Introduction: Transfemoral access (TFA) is widely used for coronary angiography and percutaneous coronary intervention (PCI). The influence of operator age, gender, experience, and procedural volume on performance of femoral arterial access has not been studied. Methods: A survey instrument was developed and distributed via e-mail from professional societies to interventional cardiologists worldwide from March to December 2016. Results: A total of 988 physicians from 88 countries responded to the survey. TFA is the preferred approach for patients with cardiogenic shock, left main or bifurcation PCI, and procedures with mechanical circulatory support. Older (< 50 years: 56.4%; ≥ 50 years: 66.8%, p < 0.0039) and high PCI volume operators (< 100 PCI: 57.3%; 100–299 PCI: 58.7%; ≥ 300 PCI: 64.3%, p < 0.134) preferred palpation only without imaging (fluoroscopy or ultrasound (US)) for TFA. Most respondents preferred not to use micropuncture needle to puncture the femoral artery. Older (≥ 50 years: 64.4%; < 50 years: 71.5%, p < 0.04) and high PCI volume operators (≥ 300 PCI: 64.1%; 100–299 PCI: 72.6%; < 100 PCI: 67.9%, p < 0.072) tended not to perform femoral angiography (FA). Of those performing FA, the majority opted to do it at the end of the procedure. Conclusion: Despite best practice guideline recommendations, older and high PCI volume interventional cardiologists prefer not to use imaging for femoral access or perform femoral angiography during TF procedures. These data highlight opportunities to further reduce TFA complications.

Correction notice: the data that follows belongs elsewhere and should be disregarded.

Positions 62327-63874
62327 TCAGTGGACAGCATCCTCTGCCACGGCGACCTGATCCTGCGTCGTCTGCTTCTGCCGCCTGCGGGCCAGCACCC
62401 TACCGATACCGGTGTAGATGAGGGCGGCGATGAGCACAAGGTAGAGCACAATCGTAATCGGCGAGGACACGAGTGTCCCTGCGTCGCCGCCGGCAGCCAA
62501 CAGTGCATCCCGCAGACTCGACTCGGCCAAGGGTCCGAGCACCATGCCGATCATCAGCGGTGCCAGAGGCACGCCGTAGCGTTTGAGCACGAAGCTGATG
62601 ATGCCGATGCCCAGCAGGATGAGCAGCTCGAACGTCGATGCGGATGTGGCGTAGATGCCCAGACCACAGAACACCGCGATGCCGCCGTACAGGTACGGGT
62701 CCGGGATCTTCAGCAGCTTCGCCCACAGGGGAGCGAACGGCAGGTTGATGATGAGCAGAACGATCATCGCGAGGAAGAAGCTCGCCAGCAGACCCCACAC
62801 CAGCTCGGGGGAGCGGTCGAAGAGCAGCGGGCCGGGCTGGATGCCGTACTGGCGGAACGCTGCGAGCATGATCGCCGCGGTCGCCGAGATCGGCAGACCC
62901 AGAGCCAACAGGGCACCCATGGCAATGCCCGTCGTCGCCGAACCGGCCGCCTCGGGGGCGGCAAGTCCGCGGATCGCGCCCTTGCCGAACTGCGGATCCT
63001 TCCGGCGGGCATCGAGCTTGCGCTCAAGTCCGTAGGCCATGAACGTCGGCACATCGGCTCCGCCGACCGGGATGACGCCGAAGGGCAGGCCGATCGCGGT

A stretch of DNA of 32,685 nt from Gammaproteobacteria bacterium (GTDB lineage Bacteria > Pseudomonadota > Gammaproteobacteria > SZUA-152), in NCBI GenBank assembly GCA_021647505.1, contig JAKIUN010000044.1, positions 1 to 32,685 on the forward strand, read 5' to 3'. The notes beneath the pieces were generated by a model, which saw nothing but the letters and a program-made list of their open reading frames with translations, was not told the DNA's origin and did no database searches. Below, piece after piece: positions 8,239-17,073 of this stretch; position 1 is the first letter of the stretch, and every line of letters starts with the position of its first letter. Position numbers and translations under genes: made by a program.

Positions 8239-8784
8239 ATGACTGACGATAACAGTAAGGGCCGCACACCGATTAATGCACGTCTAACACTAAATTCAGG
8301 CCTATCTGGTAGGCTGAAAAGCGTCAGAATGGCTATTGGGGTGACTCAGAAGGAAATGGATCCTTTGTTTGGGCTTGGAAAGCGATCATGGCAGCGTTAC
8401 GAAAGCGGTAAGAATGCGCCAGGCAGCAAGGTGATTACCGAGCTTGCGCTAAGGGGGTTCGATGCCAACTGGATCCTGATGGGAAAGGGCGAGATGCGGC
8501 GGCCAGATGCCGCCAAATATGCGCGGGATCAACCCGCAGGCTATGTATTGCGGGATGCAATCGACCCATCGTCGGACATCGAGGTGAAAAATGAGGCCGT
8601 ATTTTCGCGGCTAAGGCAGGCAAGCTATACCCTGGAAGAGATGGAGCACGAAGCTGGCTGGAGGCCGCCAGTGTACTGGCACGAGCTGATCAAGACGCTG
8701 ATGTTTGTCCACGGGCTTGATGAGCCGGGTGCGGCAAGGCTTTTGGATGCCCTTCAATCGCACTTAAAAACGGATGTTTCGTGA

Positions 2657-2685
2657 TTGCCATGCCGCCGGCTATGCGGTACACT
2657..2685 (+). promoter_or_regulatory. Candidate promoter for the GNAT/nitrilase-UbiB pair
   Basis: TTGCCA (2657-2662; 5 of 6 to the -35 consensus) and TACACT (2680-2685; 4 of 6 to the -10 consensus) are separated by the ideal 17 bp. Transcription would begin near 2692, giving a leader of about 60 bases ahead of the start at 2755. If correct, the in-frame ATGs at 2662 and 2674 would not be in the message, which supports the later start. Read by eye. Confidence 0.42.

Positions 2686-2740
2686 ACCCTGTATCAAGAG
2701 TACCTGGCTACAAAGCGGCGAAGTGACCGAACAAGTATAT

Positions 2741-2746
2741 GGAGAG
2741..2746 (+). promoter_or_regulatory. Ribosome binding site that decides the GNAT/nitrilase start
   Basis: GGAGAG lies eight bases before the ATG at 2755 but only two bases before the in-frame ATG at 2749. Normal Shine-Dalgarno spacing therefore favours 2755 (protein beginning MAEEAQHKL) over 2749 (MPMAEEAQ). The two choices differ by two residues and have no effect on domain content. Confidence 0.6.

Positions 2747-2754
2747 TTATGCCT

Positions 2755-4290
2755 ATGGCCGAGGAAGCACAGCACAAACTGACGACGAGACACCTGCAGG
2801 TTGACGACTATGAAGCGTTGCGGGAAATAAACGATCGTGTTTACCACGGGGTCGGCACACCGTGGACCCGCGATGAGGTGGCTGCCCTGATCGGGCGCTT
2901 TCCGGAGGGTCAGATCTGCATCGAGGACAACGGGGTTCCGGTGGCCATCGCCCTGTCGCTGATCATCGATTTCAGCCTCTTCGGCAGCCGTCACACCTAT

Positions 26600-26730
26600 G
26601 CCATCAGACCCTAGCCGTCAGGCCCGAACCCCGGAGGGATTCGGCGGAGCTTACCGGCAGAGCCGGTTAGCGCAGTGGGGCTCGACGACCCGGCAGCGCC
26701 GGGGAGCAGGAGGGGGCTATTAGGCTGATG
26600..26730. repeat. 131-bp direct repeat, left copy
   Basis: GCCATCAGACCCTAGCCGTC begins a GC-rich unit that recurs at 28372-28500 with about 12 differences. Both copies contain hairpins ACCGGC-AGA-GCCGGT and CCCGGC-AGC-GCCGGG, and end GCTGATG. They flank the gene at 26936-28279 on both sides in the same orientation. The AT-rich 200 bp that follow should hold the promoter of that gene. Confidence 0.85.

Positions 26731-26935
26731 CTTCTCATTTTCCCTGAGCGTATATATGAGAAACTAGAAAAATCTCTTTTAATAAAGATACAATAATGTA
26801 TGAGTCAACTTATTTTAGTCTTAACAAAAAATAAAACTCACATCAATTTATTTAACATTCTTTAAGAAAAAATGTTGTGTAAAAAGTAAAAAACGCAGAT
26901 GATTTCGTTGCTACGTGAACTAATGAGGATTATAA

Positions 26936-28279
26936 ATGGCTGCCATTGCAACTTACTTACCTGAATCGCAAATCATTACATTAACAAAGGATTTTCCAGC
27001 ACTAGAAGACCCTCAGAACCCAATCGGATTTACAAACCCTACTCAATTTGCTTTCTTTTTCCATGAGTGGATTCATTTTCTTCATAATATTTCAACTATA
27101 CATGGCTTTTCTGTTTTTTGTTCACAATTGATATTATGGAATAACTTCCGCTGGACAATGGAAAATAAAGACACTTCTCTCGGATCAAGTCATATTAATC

ASJC Scopus subject areas
- Cardiology and Cardiovascular Medicine